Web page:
North and South of this Indian reserve, three new colonies were created for areas where white settlement already existed, Quebec for the French inhabitants of the St Lawrence Valley, and East and West Florida for the sparse Spanish population. Until there were more British settlers, they were not to have elected assemblies, as did all of the other North American colonies.

The acquisition of these new territories entailed the maintenance of an army of substantial size, both for defence and for control of the areas populated by foreigners and Indians. This was a new departure for Britain, who had previously managed to patrol her empire with a relatively small army. The average annual cost of the army in North America was £385,000, or a tenth of the Crown's disposable income: how was it to be paid? The Crown had a real problem. The Seven Years War had caused the budget deficit to balloon from £73 million in 1756 to £137 million in 1763; the annual interest on the debt alone was £5 million - and the Crown's annual income was only £8 million. At the very least, the government believed, the colonies should pay for their own defence. There was increasing conflict over who should decide how it should be paid, Parliament or the elected colonial assemblies: the fundamental question, could Parliament tax the colonies, would end in rebellion and war.

PICTURE 1 This period of British politics was one of venomous rancour, reaching heights of bitterness unequalled since the reign of Queen Anne in the early years of the century. Politics was driven by the desire for office and perquisites, and controlled by patronage. When George III came to the throne in 1760, he was determined to play an active role in politics, of course through Parliament, and he was also determined to have about him his own men. The political world was therefore torn apart in the early 1760s, as the King drove into opposition many of the ablest men in politics. These men had their own followings in the House of Commons, held together by family and patronage: Lord Rockingham, for example, had as followers about one in seven MPs, including the most celebrated orators of their time, Edmund Burke, the Irish dramatist Richard Brinsley Sheridan, and the future chief minister, Charles James Fox. They were important because the balance of power in the House was held by the independent MPs, numbering about 150 in the 1770s, who could be swayed by a convincing speech. The committed opposition in 1780, for example, numbered about a hundred in a House of 558. Politicians, loosely organised in groups around major figures, made up about a quarter of the House, the independents another quarter, and placemen, who were office-holders of one kind or another, from army colonels to those who held sinecures in the royal Household, a further 150. The manager of all of this was the Leader of the House.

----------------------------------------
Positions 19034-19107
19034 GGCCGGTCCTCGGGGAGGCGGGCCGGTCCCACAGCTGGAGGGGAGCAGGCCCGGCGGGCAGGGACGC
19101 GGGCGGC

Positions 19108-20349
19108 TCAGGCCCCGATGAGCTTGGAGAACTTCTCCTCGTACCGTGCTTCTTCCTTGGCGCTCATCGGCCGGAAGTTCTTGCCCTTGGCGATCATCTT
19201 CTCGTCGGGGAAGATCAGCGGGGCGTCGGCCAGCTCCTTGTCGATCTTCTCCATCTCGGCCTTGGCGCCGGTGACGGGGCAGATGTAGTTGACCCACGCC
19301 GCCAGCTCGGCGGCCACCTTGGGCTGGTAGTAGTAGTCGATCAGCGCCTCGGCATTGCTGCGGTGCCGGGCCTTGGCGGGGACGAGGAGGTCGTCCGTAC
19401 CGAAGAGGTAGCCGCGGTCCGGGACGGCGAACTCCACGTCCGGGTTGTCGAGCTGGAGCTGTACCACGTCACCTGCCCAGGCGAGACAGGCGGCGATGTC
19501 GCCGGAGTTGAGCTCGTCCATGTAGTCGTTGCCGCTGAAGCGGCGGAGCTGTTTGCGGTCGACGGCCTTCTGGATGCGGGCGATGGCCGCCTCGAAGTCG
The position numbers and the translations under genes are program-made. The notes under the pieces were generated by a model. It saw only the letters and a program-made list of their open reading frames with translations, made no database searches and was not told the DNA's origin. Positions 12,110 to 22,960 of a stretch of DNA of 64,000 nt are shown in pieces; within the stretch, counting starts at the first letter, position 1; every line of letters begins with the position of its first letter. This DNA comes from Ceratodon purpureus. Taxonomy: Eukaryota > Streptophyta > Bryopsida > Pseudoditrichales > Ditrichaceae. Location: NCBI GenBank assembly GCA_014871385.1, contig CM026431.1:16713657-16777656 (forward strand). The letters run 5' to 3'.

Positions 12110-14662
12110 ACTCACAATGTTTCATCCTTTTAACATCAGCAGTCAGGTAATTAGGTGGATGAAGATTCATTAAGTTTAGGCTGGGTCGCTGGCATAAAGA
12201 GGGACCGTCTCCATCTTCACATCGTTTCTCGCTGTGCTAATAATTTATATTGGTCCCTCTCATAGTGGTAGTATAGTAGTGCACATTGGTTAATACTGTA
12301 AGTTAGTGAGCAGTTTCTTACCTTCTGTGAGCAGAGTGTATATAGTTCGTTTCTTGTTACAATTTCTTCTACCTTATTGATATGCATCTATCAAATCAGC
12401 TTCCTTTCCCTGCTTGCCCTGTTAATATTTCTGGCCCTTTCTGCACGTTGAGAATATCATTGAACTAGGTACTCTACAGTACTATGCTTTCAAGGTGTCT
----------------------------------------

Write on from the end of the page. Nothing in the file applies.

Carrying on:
PICTURE 2 The King's Chief Minister from September 1767 through to 1782, and Leader of the House from 1768, was Lord North. North was a brilliant party manager, with about 220 followers in the House, who were held together by his position as First Lord of the Treasury. The coalition led by North was a typical one of the 18th century, made up of the followers of a number of leaders and held together by the desire for office. It was, however, more stable than many, because it had the confidence of the King and a leader who was a brilliant manager of the House of Commons. Perhaps because its monopoly of power seemed so unassailable, it was frequently and bitterly attacked.

On the other side of the Atlantic, politics could be equally venomous. Most of the thirteen relevant colonies had this organisational pattern: a Governor appointed by the Crown, a Council appointed by the Governor, and an elected legislative assembly. There were variations: in Massachusetts, for example, the most radical of the colonies, there were town meetings with rights of governance and elected juries, whilst in Virginia, power was much more in the hands of the largest property-holders. One very important difference between Britain and the colonies was the franchise, the basis of which in both Britain and the colonies was the ownership of land. In Britain, those who could vote were very few, and in some constituencies there were none at all; one of most notorious was Old Sarum, which was essentially a field of sheep, with the landlord naming the MP. The dominant constitutional theory in Britain, however, justifying the existing arrangement, insisted that this system of representation was adequate for all classes, including colonists. In the colonies, however, the fact that a majority of men owned some property meant that the franchise was very widely spread. An obvious consequence was that political awareness was wide as well as deep.